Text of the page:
Using offline artificial intelligence, hydroelectric plumbing and wearable air quality detectors have been crowned the winners of the Youth Industrial Strategy Competition, the national science, technology, engineering and maths (STEM) initiative, run by the BSA and supported by UK Research and Innovation (UKRI), that aims to find solutions from secondary school students to the greatest challenges facing modern society.

Judged remotely by a panel of STEM experts, the students were awarded first place in their respective age categories thanks to their creativity and innovative way of addressing the Industrial Strategy’s Grand Challenges.

Winning the Junior category was Ava Garside (pictured above) from Allerton Grange School in Leeds. Her ‘Perfect Sense’ project proposed a dynamic way of mapping air pollution to discover the cleanest air quality route to school or work. Her project was based on the AI and Data Grand Challenge, which seeks to find innovative ways of incorporating artificial intelligence and data.

Year 11 students Marcelo Ortuno Floria, Pip Roberts, Jack Jones, Ruby North and Anna-Maria Tsvetkova from Mary Webb School and Science College in Shrewsbury, were successful in the Intermediate category for their hydroelectric plumbing power project. Their device is fitted into household water pipes to act as a mini hydroelectric generator, reducing the reliance on electricity from the national grid to tackle the Clean Growth challenge.

Claiming first prize in the Senior category, St Wilfrid's Catholic Comprehensive School student Rushil Patel presented a project that uses offline artificial intelligence to accurately process a specific object or event in the world around the user, conveying limitless information in the most discrete way possible. The West Sussex student hopes it can help people with Autism not only identify, but also respond to perceived emotions.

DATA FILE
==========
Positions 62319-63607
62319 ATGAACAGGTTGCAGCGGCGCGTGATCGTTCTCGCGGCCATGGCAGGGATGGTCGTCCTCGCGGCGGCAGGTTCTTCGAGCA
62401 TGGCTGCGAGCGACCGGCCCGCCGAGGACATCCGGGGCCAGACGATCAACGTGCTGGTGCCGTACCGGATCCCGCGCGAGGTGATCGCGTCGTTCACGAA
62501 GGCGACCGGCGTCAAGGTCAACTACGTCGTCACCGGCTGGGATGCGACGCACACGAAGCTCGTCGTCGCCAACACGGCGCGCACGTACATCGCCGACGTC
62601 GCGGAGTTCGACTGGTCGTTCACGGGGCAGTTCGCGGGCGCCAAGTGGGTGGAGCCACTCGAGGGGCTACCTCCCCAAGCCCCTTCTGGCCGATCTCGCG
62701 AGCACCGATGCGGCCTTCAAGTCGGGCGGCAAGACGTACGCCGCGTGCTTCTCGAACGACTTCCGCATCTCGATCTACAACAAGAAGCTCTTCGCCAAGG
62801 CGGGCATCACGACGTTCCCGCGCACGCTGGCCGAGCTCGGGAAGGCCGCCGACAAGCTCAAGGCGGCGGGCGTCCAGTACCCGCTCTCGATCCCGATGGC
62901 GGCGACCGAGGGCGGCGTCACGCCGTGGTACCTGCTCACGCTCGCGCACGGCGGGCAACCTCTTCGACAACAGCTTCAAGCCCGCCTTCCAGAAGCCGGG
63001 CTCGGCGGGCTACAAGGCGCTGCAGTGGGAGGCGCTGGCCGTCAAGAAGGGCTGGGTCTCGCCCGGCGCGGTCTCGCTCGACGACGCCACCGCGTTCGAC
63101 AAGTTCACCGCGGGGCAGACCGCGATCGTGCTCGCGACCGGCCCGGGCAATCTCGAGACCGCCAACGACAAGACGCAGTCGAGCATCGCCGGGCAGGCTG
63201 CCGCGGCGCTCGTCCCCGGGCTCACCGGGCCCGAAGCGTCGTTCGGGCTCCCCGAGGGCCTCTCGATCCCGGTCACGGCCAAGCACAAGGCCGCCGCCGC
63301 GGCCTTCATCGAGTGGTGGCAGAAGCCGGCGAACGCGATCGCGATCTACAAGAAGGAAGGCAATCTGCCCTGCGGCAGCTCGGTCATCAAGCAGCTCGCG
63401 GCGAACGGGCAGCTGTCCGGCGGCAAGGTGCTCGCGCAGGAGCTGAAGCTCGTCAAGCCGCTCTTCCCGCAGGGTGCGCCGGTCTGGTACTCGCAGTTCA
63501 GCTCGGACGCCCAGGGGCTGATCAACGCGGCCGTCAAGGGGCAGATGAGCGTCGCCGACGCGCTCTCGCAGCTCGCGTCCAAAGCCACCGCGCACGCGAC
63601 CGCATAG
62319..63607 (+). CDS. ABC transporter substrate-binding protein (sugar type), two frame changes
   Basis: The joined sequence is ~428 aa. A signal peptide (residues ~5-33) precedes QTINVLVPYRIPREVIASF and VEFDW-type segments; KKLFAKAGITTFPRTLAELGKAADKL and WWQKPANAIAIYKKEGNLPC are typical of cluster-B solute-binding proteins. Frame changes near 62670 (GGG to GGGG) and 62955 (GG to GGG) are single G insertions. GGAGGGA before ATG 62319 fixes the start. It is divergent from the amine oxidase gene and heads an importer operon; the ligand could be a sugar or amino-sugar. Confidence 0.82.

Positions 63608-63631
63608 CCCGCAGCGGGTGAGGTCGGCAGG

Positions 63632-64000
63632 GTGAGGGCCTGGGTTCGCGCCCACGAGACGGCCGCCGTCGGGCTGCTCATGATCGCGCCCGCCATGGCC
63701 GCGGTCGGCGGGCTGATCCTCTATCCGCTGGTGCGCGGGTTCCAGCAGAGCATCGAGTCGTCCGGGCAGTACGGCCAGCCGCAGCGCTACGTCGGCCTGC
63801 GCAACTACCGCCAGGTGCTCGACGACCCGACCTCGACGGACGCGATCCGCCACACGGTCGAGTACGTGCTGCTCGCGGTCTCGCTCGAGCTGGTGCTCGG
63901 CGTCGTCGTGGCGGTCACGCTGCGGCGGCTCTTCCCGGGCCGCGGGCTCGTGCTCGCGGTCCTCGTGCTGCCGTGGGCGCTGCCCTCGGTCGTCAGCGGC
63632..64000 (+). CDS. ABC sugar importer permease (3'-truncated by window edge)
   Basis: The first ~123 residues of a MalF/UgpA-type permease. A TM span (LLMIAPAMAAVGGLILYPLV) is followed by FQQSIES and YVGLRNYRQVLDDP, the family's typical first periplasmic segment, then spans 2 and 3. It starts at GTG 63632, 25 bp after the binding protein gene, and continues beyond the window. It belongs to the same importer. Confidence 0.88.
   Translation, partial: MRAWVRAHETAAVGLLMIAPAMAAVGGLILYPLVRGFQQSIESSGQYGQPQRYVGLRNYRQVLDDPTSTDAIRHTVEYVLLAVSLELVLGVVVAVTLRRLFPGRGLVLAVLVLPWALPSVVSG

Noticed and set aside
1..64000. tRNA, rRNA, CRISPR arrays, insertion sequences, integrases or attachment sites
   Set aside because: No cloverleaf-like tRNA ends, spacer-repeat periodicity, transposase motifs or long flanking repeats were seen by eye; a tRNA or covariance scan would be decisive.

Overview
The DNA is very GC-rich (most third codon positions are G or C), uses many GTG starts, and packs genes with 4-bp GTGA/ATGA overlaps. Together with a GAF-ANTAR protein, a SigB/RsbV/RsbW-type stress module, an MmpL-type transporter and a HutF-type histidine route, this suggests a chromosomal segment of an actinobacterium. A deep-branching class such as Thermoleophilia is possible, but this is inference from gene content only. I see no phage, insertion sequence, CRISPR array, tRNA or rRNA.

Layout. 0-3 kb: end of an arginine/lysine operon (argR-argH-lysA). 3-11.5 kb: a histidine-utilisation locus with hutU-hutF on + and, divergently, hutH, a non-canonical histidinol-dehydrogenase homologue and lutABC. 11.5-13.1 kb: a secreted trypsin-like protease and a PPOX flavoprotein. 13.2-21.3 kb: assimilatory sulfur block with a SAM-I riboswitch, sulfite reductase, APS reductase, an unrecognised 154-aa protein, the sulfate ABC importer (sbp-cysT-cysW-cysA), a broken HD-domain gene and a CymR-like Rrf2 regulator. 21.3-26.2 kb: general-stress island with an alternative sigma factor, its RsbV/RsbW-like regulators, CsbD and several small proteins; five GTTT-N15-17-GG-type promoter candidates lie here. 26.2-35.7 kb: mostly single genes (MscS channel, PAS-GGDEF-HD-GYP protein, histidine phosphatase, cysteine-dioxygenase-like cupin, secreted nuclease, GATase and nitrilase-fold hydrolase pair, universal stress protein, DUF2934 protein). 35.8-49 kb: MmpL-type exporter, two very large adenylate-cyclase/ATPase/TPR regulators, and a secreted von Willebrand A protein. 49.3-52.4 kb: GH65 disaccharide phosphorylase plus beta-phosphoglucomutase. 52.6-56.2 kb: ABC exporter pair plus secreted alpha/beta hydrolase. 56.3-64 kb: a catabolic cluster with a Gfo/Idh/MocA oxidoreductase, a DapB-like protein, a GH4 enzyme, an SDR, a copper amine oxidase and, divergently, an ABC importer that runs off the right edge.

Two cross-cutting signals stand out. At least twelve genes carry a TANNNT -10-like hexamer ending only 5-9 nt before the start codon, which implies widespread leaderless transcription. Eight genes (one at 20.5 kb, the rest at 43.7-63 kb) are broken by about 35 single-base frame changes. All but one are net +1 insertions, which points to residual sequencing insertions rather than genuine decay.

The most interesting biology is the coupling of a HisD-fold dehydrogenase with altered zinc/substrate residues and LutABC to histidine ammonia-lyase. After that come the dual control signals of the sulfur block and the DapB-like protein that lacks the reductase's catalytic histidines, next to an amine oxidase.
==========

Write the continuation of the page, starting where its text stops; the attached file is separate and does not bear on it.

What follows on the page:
Marcelo Ortuno Floria, a student at Mary Webb School and Science College said they were very happy to have been crowned Intermediate winners:

"We all put so much effort into our project and are so thankful that the judges were as pleased with the project as we are," he said.

"This competition has provided a great opportunity for us to apply the things we learn in school to the real world and we hope that our project, or others like it, can go on to make a real difference in people's lives."

With the live finals event cancelled due to the coronavirus outbreak, the competition organisers, the British Science Association and UK Research and Innovation (UKRI) asked schools to create videos of students presenting their finished projects and the information they’d been planning to share with judges.

Head of Public Engagement at UKRI, Tom Saunders, said the quality of the finalists’ projects were excellent.

"We are delighted to see students from across the country demonstrating such positive engagement with STEM.

"Now more than ever, it is important for students to realise that they have an important part to play in addressing society's most challenging issues – the projects that students have created as part of this competition show just how valuable their ideas are. We congratulate the winners and wish all the finalists every continued success in the future."

Caitlin Brown, Project Manager for the Youth Industrial Strategy Competition, said it was great to see the finalists present their creative and innovative ideas at such a challenging time.

"We would like to congratulate each of the teams on their success," she said.

"We are thrilled with the level of engagement and interest we have received around the Youth Industrial Strategy Competition, and are excited to see these students, and more, continue to develop their love of STEM through hands-on projects and activities linked to their own interests."

Over 2,000 students between the ages of 11 and 19 participated in the Competition which saw their teams submitting projects that address one of the UK Government’s four Grand Challenges: Clean Growth, Artificial Intelligence and Data, Ageing Society and the Future of Mobility.